Voter fraud is real. A less effective but common form is bribery. In Milwaukee in 2000, a worker at a homeless shelter had to ask Democratic campaigners to leave on Election Day after they offered cigarettes to homeless people in exchange for their votes. This June, five Democratic Party officials in East St. Louis, Ill. were convicted in a federal trial of paying voters up to $10 each to vote for Democratic candidates during the Nov. 2 general election (one still faces charges of trying to murder a government witness in the case). Another story floating around from last year’s South Dakota volunteers relates that an inebriated gentleman stepped out of a voting booth on an Indian reservation and declared loudly, in the presence of all the election officials, “Okay, I voted for Daschle. Where’s my ten bucks?”

Of course, one can never know if bribes will work, or how the bribed will vote, and so the more effective form of fraud is to vote under the names of several inactive (sometimes deceased or non-existent) but registered voters. It’s the stuff of legend, probably true, that in 1960, entire Chicago cemeteries voted — some twice — in order to put John F. Kennedy into the White House.

But consider also that in May, federal and state investigators found that the dead had been voting again in Milwaukee. It’s also entirely possible that someone had plans to vote on behalf of the fake voters registered by a Cleveland man accused of forging registrations in exchange for crack.

In Milwaukee (again), the Journal-Sentinel reported in January that 1,242 voters in the last election had registered themselves from more than 1,100 bogus addresses, including vacant lots and baseball diamonds. And even then, the number of votes cast in the city was 4,609 greater than the number of people who signed their names to the rolls at their polling places. Someone cast those votes, but we will never know who it was.

Such fraud is fairly simple. All it takes is a print-out of the identity of several dead or inactive registered voters, a bus, and a group of people with good memories. Without a photo ID requirement, fraudulent voters can be bussed from precinct to precinct, briefed between each stop about their new identity (they may need to memorize their new address, in case the poll workers ask), and allowed to vote multiple times. With today’s computer technology, party poll workers can even make sure no one tries to vote on behalf of someone who actually showed up and voted already.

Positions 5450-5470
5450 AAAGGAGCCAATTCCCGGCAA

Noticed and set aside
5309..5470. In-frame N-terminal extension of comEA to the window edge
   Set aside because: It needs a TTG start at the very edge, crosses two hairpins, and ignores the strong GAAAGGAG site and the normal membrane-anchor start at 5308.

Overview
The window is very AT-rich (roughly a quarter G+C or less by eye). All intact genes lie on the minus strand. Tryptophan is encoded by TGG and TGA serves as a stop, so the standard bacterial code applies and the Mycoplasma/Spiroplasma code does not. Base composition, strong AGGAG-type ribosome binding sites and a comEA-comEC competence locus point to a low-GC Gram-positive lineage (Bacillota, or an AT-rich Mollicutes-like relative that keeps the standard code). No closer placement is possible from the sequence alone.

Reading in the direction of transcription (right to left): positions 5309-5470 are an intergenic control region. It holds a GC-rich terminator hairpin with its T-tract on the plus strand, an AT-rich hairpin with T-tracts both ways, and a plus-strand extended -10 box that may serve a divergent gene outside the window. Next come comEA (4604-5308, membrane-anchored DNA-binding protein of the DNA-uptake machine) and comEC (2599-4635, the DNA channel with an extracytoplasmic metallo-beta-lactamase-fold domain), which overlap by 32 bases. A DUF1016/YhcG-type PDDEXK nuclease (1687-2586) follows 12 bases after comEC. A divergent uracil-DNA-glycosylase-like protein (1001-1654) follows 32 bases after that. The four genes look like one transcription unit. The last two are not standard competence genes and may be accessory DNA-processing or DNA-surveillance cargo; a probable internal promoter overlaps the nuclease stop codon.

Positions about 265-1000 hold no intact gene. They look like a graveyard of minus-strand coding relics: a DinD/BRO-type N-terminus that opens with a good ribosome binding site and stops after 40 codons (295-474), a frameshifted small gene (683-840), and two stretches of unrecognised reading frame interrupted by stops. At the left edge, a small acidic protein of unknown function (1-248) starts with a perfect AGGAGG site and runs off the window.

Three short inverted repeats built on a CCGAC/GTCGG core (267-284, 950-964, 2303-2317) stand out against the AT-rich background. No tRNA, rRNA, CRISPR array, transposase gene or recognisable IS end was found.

A lawyer friend who volunteered for last year’s election briefly became the target of a federal lawsuit when he challenged several students’ right to vote because they had been bussed in from a school in a neighboring state. He had overheard one of them ask the leader of the group of itinerant voters: “Wait, who am I again?” He was only partially successful in his challenge, but at least the suit was later dropped, for obvious reasons.

Despite Milwaukee’s troubles, Gov. Jim Doyle (D) has now twice vetoed bills to require identification for voting. He has good reason, the dead may have as better chance of rising than he does in next year’s election. In Indiana, Gov. Mitch Daniels (R) signed such a law this year and attempted an end-around the legal issues by offering photo IDs to the indigent at five bucks a pop. Now that the Justice Department has approved Georgia’s law, there is some hope that other states like Florida and Ohio will wise up and adopt such a requirement as well.

But if the proponents of don’t-ask-don’t-tell voting prevail, and we choose to keep letting unknown voters cast ballots on behalf of others, there’s no reason we can’t at least be fair and eliminate the ID requirement for purchasing alcohol as well. I know a few teen-aged baseball fans who would benefit immediately.

David Freddoso, a native of Indiana, is a political reporter for Evans and Novak Inside Report.